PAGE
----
The Somerset Children and Young People's Survey in 2014 also revealed that young carers in Year 10 (aged 14-15) were more likely than the average pupil in that age group to have experienced bullying.
A Young Carers consultation carried out by Somerset County Council in 2012 yielded the following key results:-
- Young Carer groups are highly valued by young carers in the county and give them ‘something to look forward to’ and the chance to ‘be kids’.
- Many young carers said if they didn’t access Somerset Young Carers service, they would feel like they were alone. Young carers report feeling stressed, anxious and worried, with their parents reporting that their children are socially isolated because of their role as a carer. Having someone to talk to is very important to young people.
- Many young carers experience difficulties in school, and often need additional time to complete work because of their responsibilities at home.
- 81% felt that schools could play a more active role in identifying and supporting young carers, although a large number do not wish school staff and friends to know about their home situation also.
- School is a sanctuary for many children; a place where they can get away from some of the anxieties they face at home.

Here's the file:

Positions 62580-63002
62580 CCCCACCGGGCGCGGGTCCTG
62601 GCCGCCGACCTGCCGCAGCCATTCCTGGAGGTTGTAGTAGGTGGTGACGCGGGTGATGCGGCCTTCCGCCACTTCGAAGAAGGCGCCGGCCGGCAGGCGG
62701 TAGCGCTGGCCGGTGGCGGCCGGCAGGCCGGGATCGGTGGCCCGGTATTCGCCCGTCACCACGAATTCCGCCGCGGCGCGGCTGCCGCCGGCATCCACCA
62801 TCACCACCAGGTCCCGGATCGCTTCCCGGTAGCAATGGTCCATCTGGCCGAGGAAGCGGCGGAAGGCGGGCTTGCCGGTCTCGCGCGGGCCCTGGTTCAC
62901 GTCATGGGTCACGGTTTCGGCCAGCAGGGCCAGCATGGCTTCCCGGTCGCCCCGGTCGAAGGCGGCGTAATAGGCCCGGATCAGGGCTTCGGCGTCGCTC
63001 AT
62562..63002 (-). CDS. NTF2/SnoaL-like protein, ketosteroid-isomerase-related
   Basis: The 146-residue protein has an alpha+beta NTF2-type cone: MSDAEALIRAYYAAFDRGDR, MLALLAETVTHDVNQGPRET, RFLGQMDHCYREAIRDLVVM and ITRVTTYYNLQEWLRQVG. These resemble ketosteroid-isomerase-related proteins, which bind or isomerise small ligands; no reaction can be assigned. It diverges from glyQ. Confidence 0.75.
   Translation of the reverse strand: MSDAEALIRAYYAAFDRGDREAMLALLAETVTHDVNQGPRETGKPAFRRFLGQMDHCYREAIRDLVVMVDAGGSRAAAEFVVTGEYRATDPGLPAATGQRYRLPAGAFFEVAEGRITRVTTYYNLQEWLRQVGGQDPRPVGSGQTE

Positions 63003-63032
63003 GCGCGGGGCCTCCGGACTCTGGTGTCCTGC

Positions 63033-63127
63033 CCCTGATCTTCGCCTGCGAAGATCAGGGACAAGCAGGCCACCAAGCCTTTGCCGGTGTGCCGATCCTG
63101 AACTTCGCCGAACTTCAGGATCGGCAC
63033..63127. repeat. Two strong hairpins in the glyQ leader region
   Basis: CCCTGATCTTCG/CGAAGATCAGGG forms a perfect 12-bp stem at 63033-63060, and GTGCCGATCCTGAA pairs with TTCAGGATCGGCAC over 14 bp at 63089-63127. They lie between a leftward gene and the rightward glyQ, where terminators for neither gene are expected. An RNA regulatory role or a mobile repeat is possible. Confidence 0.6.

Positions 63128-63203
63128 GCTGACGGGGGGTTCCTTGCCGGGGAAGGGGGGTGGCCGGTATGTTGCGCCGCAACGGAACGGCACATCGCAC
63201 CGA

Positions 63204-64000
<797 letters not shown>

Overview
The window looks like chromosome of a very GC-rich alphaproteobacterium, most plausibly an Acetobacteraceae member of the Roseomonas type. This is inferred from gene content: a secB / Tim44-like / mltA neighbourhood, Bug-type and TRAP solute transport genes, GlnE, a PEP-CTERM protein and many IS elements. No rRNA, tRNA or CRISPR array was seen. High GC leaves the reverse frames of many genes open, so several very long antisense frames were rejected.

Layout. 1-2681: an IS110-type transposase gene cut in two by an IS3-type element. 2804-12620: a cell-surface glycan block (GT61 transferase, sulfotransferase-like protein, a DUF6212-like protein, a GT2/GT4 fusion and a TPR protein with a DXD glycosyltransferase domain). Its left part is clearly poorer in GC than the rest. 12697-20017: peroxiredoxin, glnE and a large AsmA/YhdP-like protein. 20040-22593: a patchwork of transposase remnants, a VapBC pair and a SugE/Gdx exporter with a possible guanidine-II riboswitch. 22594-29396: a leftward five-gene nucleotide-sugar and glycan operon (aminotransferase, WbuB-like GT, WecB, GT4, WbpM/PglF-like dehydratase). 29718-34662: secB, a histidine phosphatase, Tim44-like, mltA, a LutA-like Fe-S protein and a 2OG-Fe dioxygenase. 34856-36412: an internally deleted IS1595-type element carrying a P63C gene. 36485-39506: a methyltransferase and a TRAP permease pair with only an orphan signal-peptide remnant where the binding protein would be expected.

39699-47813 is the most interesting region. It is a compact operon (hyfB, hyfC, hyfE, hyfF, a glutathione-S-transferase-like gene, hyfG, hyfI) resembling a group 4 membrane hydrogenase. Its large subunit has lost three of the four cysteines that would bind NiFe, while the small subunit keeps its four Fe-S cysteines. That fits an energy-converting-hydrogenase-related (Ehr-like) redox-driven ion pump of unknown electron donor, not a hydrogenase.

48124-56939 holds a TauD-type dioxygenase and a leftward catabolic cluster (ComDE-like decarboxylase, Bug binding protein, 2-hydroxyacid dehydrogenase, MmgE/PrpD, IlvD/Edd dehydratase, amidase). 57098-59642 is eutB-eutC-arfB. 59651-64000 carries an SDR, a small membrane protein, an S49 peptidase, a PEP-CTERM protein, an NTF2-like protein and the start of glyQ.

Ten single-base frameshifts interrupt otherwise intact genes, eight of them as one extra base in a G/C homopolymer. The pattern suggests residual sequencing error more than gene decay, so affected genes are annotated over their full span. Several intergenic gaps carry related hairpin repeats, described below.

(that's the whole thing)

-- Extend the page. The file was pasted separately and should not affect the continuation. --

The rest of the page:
- A large number of young carers reported having experienced bullying because of their family circumstances, with young carers stating that other people don’t understand what they are going through. With awareness raising, it must be handled sensitively so they don’t feel singled out or embarrassed by the attention.
- Young people value consistency of support from staff and do not wish to explain their situation over and over to a number of different workers.
The Somerset Young Carers Project offers a number of groups where Young Carers can meet, socialise, be supported and have fun with other young carers. Details of venues and meeting times are included, with other information, on the project's website, specially created for children everywhere to give support and help or just a break from being a hard working, young person, in a hard situation.
The issue of young carers is further explored, including more facts and figures, in a report published by The Children's Society in May 2013, entitled 'Hidden From View'.